Is it possible for a traditional society to assimilate the technology of another society without adopting its cultural values? For over two centuries, their scientific and technological advances have defined Western societies. Now the technology they have developed is beginning to have truly global consequences.
The attempt to transfer this technology beyond Western frontiers has met with varying degrees of resistance in some societies, Egypt is no exception. It is scarcely coincidental that the literary genre of "speculative fiction" - science fantasy - had its roots in 19th century Europe. Writers such as Jules Verne, H.G. Wells, Lord Dunsany, and Anne Radcliffe planted seeds of a genre that set free the boundaries of imagination.
This happened at a time when parts of Europe were experiencing profound technological, scientific and cultural change. This literary influence found roots in America with the "weird fiction" of H.P. Lovecraft, and continued with writers of science fiction like Isaac Asimov.
Regardless of the merits of this literary style, the stories are bearers of certain cultural attitudes. Such writers appeal to the huge popular audiences and in doing so, they broaden the minds of millions in their acceptance of what may be possible. Furthermore, the American movie industry has been instrumental, since the huge American technological boom got underway in the 1940’s, in combining the ideas of advanced technology with fiction and presenting them as popular culture.
When the movie The Matrix came out, the concept of creating an artificial intelligence capable of spawning a whole race of machines was one that was on the cutting edge of believability for a person in a Western industrialized society. Moviegoers in Cairo apparently enjoyed the film while, according to interviews, they generally seemed to miss the point that intelligent technology could outpace human development with inevitable dire consequences (from the humans' standpoint). Many in the Cairo audiences said this was simply impossible.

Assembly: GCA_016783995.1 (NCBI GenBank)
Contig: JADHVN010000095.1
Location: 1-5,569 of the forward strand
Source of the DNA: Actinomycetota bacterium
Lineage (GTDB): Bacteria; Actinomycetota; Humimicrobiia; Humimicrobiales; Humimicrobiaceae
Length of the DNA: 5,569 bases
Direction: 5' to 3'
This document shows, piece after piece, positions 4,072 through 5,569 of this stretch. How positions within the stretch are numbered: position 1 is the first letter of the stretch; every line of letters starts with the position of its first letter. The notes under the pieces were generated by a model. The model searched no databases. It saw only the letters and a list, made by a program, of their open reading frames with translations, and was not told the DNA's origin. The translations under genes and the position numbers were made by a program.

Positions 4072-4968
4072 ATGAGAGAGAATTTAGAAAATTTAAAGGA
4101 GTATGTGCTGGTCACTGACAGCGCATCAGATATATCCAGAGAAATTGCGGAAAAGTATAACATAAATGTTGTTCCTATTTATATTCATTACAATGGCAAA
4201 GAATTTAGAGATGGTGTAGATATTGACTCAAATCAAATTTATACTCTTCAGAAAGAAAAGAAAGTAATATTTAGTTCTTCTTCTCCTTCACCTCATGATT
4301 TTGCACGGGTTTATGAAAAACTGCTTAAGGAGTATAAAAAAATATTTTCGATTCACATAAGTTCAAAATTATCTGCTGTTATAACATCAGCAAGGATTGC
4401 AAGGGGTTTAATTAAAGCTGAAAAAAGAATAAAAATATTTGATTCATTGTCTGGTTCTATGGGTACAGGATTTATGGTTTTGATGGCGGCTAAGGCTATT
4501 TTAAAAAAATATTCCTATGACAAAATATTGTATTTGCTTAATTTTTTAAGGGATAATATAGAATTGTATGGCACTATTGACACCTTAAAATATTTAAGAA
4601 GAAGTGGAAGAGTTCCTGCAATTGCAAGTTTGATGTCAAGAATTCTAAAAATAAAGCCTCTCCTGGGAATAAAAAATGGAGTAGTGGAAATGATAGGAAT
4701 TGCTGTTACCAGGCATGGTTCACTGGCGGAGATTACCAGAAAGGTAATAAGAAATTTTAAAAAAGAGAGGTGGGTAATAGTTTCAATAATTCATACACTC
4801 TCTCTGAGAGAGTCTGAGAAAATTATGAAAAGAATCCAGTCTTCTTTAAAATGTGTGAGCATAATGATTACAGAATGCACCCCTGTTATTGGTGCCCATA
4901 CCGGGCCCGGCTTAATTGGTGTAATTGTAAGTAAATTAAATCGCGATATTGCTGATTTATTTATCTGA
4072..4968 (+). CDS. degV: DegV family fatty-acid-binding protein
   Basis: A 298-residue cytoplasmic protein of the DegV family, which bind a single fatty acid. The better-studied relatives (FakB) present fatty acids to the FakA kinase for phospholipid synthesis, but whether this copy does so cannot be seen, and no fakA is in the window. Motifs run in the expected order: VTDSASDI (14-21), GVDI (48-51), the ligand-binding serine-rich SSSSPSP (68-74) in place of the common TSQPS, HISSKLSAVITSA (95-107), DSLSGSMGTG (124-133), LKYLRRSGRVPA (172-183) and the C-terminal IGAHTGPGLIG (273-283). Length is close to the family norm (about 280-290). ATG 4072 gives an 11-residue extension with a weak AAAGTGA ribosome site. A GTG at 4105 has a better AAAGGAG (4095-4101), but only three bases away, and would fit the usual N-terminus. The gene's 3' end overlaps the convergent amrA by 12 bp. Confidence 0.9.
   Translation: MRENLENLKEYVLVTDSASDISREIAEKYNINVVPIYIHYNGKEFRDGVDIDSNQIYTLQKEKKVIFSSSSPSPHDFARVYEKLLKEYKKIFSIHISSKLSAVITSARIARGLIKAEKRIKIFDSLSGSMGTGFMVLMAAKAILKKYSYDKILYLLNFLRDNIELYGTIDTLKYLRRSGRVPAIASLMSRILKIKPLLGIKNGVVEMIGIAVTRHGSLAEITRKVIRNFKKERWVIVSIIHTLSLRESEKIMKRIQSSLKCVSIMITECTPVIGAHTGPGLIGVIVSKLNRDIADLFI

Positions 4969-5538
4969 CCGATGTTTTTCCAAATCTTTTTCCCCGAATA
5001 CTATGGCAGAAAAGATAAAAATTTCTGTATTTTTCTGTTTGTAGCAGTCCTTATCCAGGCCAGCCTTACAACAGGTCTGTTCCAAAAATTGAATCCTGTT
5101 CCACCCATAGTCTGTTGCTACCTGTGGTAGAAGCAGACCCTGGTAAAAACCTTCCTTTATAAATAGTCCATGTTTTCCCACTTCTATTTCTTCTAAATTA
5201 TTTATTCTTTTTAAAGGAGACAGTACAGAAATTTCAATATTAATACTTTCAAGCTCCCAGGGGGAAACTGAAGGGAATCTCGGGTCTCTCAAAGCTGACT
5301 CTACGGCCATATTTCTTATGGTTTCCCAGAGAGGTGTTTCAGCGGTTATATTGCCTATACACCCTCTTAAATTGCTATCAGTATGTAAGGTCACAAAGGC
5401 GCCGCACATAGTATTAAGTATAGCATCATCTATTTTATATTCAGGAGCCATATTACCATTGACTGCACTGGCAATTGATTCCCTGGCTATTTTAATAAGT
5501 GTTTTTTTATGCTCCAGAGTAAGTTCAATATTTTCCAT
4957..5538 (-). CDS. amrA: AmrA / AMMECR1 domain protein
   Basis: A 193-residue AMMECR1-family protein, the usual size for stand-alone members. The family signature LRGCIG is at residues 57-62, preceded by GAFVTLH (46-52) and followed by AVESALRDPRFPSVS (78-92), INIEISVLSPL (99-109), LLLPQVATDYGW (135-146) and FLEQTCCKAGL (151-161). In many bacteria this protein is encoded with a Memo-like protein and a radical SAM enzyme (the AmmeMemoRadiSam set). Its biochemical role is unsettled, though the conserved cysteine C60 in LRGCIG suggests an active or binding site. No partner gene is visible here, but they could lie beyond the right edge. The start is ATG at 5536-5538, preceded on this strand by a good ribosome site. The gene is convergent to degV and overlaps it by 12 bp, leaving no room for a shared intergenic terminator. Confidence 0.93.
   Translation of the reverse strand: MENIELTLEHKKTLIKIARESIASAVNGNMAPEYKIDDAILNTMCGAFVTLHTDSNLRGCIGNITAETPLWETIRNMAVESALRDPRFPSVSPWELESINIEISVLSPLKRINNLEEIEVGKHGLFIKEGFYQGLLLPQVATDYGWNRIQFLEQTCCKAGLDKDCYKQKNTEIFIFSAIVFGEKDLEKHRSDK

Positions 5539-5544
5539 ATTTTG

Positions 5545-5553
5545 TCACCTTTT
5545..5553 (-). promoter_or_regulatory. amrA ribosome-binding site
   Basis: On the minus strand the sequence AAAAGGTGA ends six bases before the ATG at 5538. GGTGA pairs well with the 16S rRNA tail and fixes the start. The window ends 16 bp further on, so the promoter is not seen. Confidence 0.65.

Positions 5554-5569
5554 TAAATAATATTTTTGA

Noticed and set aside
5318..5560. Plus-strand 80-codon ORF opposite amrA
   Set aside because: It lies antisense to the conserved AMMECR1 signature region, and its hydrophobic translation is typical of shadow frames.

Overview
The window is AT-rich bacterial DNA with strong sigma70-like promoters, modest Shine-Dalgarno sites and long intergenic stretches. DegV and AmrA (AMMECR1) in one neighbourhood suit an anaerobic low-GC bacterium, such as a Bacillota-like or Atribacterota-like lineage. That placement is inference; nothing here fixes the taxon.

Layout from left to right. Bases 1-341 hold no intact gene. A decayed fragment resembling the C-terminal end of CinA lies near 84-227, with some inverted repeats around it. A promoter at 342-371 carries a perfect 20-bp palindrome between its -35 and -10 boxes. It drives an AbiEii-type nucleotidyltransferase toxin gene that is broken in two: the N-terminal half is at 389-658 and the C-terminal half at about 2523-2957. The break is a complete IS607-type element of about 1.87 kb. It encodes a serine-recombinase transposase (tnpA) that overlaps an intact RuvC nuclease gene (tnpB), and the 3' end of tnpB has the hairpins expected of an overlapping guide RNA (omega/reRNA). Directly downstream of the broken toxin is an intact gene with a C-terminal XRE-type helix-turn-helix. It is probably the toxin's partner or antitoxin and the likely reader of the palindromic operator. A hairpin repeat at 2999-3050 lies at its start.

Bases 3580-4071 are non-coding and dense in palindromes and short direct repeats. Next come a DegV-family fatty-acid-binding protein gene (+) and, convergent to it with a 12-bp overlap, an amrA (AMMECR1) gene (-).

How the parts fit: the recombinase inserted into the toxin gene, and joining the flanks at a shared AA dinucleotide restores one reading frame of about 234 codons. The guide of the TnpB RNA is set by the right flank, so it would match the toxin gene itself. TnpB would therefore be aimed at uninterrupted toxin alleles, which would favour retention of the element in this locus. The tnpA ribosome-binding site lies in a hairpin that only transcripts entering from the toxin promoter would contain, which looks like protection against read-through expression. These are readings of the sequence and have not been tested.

In Egypt, the genre of science fiction is unknown as a native culture and Western films of the genre are regarded as either dull or faintly ridiculous. Regardless of the intrinsic quality of a sci-fi movie, the failure of Egyptians to grasp the ideas behind it reveals the essential foreignness of such ideas. They are too alien, literally. The cultural gap is too large. The treatment of the prose works of Yousef Ezzeddin Eissa, a prolific writer and scientist who passed away a year ago, exemplifies Egypt's resistance to new ideas. The critic Mohammed Zaki Al Ashmawy said in The Cairo Times that Eissa "displayed his stories within a framework that is far from usual, one that reveals the truths of life and man, absolute truths that control his fate."
Eissa's writings provide an example of how fiction that is off the beaten track is generally disregarded in Egypt. Stark and impersonal, his style was something rarely if ever seen in Egyptian fiction. This has been explained - dismissed in fact - by allusions to Eissa's scientific background. Hence his fiction has often been dubbed (unflatteringly) as "Egyptian science fiction."
Eissa unfortunately gave up trying to publish his writings, tiring of dealing with the conservative and uncooperative General Egyptian Book Organization. However, during his last years, Eissa's works and ideas began to be known, and even to gain a certain notoriety. If this trend continues, it could be a sign of a new Egyptian willingness to acquire and accept new ideas. Writers like Eissa are going to be incredibly important for the future Egypt as the society grapples, like it or not, with the mounting flood of international ideas sweeping the globe on through Information Technologies that were themselves science fiction not long ago.
A new mindset will almost certainly be crucial for new generations in the coming years when Egypt joins a truly global community, where ideas - even "impossible" ones - move and change with unimaginable speed.
© 2000 Al Bawaba (www.albawaba.com )